Eli Maor, PhD
Adjunct Professor, Mathematics
The Pythagorean Theorem: A 4,000-Year History
Princeton University Press: May 2007
(ISBN 13: 978-0-691-12526-8)
By any measure, the Pythagorean theorem is the most famous statement in all of mathematics, one remembered from high school geometry class by even the most math-phobic students. Well over four hundred proofs are known to exist, including ones by a twelve-year-old Einstein, a young blind girl, Leonardo da Vinci, and a future president of the United States. Here—perhaps for the first time in English—is the full story of this famous theorem.
Although attributed to Pythagoras, the theorem was known to the Babylonians more than a thousand years before him. He may have been the first to prove it, but his proof—if indeed he had one—is lost to us. Euclid immortalized it as Proposition 47 in his Elements, and it is from there that it has passed down to generations of students. The theorem is central to almost every branch of science, pure or applied. It has even been proposed as a means to communicate with extraterrestrial beings, if and when we discover them. And, expanded to four-dimensional space-time, it plays a pivotal role in Einstein's theory of relativity.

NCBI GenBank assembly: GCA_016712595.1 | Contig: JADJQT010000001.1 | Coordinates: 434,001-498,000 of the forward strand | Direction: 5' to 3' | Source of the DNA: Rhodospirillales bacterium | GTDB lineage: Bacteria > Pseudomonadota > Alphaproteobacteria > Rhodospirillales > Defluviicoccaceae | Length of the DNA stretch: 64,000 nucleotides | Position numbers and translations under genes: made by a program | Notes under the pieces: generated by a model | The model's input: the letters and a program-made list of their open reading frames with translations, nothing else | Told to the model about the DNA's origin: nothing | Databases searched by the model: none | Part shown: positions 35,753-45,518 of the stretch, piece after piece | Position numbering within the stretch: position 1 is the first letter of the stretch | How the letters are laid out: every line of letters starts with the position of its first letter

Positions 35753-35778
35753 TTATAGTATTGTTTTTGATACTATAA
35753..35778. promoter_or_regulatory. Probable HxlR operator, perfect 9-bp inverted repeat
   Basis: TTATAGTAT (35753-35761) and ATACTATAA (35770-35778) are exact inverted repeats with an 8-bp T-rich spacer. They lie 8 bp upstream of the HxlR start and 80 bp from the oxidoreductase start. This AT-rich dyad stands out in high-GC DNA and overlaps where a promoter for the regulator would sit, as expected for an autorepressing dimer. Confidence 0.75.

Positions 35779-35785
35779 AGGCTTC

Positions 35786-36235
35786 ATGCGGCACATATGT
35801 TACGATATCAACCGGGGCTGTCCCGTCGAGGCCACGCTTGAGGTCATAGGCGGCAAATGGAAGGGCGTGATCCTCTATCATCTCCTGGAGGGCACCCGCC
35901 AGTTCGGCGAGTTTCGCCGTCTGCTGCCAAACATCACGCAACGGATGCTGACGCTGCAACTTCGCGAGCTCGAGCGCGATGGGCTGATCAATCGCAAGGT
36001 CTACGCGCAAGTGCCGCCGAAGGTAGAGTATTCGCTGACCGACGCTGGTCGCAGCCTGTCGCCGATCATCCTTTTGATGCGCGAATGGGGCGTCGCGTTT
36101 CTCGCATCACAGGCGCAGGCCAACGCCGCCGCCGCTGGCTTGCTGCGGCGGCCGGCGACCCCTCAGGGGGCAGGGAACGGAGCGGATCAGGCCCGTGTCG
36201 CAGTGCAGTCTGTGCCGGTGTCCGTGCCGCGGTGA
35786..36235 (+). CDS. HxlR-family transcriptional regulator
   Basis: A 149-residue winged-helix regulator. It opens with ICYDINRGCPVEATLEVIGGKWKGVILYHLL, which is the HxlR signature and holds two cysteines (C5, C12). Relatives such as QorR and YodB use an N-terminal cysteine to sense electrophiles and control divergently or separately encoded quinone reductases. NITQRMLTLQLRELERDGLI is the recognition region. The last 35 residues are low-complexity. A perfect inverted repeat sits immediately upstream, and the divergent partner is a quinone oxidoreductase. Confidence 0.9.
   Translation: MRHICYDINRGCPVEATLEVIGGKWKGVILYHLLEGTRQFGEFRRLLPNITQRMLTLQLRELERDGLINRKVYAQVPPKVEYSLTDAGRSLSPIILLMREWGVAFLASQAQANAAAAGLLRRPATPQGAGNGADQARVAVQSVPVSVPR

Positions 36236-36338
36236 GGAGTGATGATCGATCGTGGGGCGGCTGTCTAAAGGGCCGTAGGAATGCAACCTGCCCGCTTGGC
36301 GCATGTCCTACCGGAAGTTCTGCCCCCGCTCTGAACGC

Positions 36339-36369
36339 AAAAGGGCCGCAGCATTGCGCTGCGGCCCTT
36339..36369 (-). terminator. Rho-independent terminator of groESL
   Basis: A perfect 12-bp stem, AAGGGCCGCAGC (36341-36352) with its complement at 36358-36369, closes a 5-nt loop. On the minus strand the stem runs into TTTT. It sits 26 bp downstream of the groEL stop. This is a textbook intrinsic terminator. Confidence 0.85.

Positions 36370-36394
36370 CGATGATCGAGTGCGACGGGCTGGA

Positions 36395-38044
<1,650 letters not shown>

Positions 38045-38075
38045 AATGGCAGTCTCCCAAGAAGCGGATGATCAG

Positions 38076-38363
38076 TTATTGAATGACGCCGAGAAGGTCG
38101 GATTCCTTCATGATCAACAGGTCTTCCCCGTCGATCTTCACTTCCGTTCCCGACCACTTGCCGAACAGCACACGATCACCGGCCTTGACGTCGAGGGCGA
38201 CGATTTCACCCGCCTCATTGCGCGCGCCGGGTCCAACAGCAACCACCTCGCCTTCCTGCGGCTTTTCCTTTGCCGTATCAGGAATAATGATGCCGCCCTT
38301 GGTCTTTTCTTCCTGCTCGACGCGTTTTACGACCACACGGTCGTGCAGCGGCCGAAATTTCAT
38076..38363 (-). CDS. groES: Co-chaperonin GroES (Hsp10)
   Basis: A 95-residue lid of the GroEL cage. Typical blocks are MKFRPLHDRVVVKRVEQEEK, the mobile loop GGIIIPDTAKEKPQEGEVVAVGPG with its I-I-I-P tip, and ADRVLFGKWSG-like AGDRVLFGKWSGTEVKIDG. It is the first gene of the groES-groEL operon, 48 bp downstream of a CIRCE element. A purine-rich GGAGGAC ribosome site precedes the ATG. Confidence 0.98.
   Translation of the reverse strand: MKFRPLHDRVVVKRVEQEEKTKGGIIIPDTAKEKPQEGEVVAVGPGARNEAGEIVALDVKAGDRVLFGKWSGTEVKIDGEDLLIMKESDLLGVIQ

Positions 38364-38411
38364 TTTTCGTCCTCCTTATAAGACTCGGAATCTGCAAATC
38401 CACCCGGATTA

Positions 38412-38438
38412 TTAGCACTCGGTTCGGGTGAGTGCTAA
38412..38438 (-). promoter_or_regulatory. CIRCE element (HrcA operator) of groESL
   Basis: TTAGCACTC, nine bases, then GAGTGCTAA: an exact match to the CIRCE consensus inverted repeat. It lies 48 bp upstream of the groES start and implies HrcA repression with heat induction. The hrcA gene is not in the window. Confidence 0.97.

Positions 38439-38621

In this book, Eli Maor brings to life many of the characters that played a role in the development of the Pythagorean theorem, providing a fascinating backdrop to perhaps our oldest enduring mathematical legacy.
Eli Maor teaches the history of mathematics at Loyola University in Chicago. He is the author of Venus in Transit, Trigonometric Delights, e: The Story of a Number, and To Infinity and Beyond: A Cultural History of the Infinite (all Princeton).